30 Bret Primrack and Richard Dubin, “Detroit’s Triple Gift to the Jazz Piano World,” Contemporary Keyboard (December 1979): 22.
31 Wayne Enstice and Paul Rubin, Jazz Spoken Here: Conversations With Twenty-Two Musicians (Baton Rouge: Louisiana State Press, 1992), 165.
32 Enstice, 165.
33 Comping is an abbreviation for accompanying with chords and for complimenting the soloist and oneself in a jazz setting.
34 Personal interview with author via e-mail on June 2, 2010. All subsequent quotes and ideas from this artist are from the same interview.
35 Clusters are voicings that contain at least three consecutive tones (ie. C,D,Eb,F,G).
36 Moore, 28.
37 This piece is part of the medley “Leaving Again/In the Wee Small Hours” on Kurt Elling’s Nightmoves.
38 Though not directly influenced by it, Hobgood’s accompaniment strongly resembles Schumann’s “Hör' ich das Liedchen klingen” from the song cycle Dichterliebe.
39 Newton notes he learned this technique by listening to a Carpenter’s album, noting how each instrumental entrance was layered, which built noticeable tension until the piece began.
40 Moore, 31.
41 Algernon H. Lindo, The Art of Accompanying (New York: Schirmer, 1916), 32.
42 Moore, 29.
43 Bill Charlap, “Woodshed: Master Class - Building an Accompanist-Vocalist Partnership,” Down Beat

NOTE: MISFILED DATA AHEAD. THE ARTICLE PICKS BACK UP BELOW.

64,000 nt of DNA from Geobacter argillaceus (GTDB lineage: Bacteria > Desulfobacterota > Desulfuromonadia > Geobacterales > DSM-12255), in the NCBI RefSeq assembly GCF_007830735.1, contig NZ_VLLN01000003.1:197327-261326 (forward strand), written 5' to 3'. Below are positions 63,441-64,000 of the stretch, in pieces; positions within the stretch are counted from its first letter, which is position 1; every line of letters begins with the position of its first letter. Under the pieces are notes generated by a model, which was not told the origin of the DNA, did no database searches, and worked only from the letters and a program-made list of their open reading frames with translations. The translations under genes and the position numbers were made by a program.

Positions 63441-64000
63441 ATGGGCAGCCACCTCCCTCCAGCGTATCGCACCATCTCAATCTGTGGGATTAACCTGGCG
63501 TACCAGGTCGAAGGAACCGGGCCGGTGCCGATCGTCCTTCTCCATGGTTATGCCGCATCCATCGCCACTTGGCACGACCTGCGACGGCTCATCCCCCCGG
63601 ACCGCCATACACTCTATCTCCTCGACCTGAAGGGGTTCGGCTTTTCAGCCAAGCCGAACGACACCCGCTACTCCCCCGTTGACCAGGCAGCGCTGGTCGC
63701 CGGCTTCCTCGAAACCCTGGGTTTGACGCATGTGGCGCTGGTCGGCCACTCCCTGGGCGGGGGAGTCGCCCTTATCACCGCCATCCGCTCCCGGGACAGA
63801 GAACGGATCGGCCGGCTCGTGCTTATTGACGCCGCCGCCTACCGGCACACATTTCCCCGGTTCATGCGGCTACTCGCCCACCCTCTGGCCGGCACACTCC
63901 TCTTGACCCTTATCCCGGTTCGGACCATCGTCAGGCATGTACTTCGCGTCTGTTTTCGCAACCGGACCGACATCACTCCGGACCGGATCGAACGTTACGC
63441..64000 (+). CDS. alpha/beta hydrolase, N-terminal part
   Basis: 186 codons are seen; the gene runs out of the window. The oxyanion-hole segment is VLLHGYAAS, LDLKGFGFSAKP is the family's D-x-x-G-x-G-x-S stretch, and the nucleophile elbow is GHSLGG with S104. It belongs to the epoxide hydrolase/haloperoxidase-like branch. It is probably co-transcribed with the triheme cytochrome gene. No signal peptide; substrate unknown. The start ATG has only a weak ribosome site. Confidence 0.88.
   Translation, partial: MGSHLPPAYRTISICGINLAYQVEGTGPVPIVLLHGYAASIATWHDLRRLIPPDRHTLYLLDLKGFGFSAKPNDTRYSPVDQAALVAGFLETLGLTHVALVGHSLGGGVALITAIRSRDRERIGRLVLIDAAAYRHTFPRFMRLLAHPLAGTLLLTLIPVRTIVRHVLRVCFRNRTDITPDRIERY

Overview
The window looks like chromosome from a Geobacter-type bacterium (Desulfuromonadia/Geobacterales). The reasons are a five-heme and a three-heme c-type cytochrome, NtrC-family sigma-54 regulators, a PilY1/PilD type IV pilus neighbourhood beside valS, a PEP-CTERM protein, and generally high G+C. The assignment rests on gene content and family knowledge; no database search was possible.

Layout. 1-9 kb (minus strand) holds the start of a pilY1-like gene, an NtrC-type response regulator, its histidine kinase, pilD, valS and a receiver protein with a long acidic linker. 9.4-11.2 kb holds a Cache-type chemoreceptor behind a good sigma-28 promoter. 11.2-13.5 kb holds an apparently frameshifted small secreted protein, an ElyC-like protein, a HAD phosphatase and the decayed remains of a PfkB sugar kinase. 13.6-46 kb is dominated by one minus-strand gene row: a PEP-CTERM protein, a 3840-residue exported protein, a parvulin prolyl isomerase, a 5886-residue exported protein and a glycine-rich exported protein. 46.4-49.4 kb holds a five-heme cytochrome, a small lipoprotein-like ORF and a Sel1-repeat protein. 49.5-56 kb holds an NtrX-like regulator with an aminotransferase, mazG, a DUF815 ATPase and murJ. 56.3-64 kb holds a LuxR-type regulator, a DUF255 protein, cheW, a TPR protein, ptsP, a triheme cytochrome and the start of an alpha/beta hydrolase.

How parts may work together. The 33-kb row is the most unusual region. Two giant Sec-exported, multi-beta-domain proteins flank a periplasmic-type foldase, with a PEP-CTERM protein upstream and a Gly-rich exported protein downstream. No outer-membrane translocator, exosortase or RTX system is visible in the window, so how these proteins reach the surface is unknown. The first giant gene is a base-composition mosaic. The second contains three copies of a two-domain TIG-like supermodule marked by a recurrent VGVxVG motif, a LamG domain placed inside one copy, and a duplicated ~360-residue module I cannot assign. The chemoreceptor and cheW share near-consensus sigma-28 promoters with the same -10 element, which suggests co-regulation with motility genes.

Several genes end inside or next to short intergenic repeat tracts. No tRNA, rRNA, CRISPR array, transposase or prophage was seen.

(December 2005): 106.
44 di Martino notes that pianist Tom Garvin learned this approach from watching Carmen McRae accompany herself during portions of shows.
45 The vocal phrasing here is approximate - rhythms have been simplified for ease of reading.
46 “Sometimes the accompanist should take his hands off the keyboard and release his sustaining pedal, taking off his tone at the same moment the singer does, thus making a noticeable gap in the music. This should be a rehearsed effect and should be done either for dramatic emphasis or to precede and to ensure a perfectly timed attack from both of them on the next note,” Moore, 29.
47 Paul Berliner, Thinking in Jazz: The Infinite Art of Improvisation (Chicago: University of Chicago Press, 1994), 361.
48 Israels, 27.
49 Per Danielsson, “Accompanying a Singer,” Creative Keyboard (February 2002): 1.
50 Hobgood, 58.
51 Refer to Mark Levine’s The Jazz Piano Book (Petaluma, CA: Sher, 1989), 141, for further discussion of the “Kenny Barron” voicing.
52 Bernotas, 17.